“You also have more control over how your produce is grown, resulting in less herbicide and pesticide use, which helps lower any potentially associated health risks,” continues Feeler. “Additionally, you are more likely to consume the fresh produce you grow that is free from additives, preservatives, or other chemicals commonly found in processed or canned foods.”

Learn more about strengthening your immune system.

<br>Brain Stimulation

Gardening involves planning, problem-solving, and decision-making, all of which stimulate the brain and promote cognitive function. Being in a natural environment has also been linked to enhanced cognitive performance, including improved attention and focus, increased creativity and problem-solving skills, and improved memory.

“Oxygen is essential for maintaining healthy blood flow in the brain, which is vital for brain function and cognitive processes,” explains Feeler. “Breathing in the fresh air while out in nature can also help your respiratory system and provide you with greater energy and vitality.”

Learn more about the aging brain.

<br>Improved Mood

Interacting with nature through gardening can have a significant impact on mood. “Gardening allows you to connect with the natural world, which has been shown to reduce stress, regulate emotions, and promote feelings of well-being,” says Feeler. “Spending time outdoors, especially during sunny days, can lead to increased levels of serotonin, a neurotransmitter known as the ‘happy chemical.’ This helps combats anxiety and depression as well as maintain a balanced emotional state.”

“Gardening also offers you an opportunity to disconnect from daily pressures and practice mindfulness,” adds Feeler. “Paying attention to your senses, taking deep breaths of fresh air, processing your thoughts and emotions, and enjoying the present moment, can not only improve your mood, but also help lower your blood pressure, boost your immune system, and decrease your cortisol levels.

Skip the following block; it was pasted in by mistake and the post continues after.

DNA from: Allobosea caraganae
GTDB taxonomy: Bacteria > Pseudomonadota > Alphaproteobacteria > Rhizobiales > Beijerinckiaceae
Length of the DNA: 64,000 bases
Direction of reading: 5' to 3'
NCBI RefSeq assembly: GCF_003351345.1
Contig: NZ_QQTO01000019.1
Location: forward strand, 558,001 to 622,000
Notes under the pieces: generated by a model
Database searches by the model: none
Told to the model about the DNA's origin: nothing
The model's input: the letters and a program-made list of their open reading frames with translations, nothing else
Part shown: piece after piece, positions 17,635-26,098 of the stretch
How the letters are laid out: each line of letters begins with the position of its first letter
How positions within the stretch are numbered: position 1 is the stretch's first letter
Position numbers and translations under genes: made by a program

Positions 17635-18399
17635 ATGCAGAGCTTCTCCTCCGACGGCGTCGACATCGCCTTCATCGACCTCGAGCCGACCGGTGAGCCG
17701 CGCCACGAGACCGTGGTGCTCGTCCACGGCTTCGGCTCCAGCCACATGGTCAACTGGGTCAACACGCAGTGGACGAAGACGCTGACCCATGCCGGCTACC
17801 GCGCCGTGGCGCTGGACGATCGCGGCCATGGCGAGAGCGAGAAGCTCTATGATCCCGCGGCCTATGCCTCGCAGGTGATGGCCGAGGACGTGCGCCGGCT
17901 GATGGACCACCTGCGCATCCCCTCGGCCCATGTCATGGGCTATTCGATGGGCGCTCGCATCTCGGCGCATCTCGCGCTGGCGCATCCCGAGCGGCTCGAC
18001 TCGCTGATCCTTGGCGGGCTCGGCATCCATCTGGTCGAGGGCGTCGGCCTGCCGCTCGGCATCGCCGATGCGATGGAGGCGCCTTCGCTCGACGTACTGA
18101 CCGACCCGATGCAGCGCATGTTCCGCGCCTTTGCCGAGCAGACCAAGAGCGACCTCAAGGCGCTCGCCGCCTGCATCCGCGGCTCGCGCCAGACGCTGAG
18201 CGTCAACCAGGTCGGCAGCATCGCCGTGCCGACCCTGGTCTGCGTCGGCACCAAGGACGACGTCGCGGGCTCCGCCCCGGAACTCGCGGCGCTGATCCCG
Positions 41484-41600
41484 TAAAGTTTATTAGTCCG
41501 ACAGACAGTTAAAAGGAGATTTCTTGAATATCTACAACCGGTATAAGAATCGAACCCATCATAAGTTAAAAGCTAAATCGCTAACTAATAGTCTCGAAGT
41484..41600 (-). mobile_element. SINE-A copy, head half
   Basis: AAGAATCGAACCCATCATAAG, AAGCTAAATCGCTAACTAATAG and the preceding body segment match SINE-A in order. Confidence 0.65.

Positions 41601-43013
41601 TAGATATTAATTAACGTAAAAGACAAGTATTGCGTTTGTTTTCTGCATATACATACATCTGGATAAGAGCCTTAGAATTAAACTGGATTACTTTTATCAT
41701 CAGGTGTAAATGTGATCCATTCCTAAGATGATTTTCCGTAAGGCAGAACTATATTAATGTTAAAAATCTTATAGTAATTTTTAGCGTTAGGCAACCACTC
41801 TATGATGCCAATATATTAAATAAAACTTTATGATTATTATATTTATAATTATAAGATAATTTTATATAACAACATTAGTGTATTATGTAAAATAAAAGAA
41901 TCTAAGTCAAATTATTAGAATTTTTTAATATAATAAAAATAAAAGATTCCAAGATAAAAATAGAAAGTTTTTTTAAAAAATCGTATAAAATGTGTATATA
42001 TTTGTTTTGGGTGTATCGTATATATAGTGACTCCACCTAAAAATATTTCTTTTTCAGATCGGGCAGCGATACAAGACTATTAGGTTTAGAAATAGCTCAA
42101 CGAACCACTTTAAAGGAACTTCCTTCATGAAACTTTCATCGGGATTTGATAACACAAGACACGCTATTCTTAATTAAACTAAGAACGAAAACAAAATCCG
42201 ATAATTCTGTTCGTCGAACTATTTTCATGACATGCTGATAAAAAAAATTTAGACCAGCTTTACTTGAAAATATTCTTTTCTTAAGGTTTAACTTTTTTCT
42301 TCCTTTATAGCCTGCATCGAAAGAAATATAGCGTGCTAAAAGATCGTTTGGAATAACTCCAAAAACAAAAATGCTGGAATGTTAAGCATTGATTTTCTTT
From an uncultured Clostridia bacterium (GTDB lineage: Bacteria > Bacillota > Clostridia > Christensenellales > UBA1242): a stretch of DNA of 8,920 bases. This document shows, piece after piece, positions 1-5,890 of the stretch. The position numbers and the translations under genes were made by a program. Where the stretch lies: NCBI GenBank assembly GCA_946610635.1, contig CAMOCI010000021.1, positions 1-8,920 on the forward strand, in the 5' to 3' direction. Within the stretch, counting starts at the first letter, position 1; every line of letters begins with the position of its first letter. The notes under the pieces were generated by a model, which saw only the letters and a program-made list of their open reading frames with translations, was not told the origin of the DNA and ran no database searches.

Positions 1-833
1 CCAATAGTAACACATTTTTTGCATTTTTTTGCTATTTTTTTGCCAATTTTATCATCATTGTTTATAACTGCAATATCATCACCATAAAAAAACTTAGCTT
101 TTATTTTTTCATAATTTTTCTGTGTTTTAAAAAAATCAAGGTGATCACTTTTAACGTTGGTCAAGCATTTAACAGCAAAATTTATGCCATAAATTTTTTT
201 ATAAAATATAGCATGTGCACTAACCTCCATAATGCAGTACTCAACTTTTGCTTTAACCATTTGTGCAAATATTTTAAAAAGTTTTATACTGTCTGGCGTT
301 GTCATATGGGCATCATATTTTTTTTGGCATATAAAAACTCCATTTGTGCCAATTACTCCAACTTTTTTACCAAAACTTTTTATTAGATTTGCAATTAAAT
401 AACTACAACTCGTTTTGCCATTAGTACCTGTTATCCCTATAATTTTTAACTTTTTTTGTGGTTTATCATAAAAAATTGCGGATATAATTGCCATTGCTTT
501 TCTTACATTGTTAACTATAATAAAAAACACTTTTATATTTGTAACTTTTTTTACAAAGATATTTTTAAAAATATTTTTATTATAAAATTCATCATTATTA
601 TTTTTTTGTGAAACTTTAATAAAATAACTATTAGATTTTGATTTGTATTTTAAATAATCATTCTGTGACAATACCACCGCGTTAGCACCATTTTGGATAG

Learn more about getting back into the garden.

<br>Enhanced Mental and Emotional Well-Being

Being a part of a gardening community or gardening with family or friends can foster social interactions and strengthen social bonds, which are crucial for mental and emotional well-being. “Participating in community gardens or joining gardening organizations allows for social connections and support and a promotes a sense of belonging and pride,” shares Feeler. “It also helps reduce loneliness and increase mental stimulation by encouraging skill-sharing and learning.”

Discover new gardening techniques and share gardening tips with others through the following local resources and groups:

Whether you tend to a small patch in a raised bed or participate in a community garden, embrace the process of tending to plants, witnessing their growth, and being a part of the natural world around you. Don’t fret if everything doesn’t go according to plan. Embrace setbacks as opportunities for growth and learning, while savoring the lessons learned from each season’s successes.

About UT Health Austin

UT Health Austin is the clinical practice of the Dell Medical School at The University of Texas at Austin. We collaborate with our colleagues at the Dell Medical School and The University of Texas at Austin to utilize the latest research, diagnostic, and treatment techniques, allowing us to provide patients with an unparalleled quality of care. Our experienced healthcare professionals deliver personalized, whole-person care of uncompromising quality and treat each patient as an individual with unique circumstances, priorities, and beliefs. Working directly with you, your care team creates an individualized care plan to help you reach the goals that matter most to you — in the care room and beyond. For more information, call us at 1-833-UT-CARES or request an appointment here.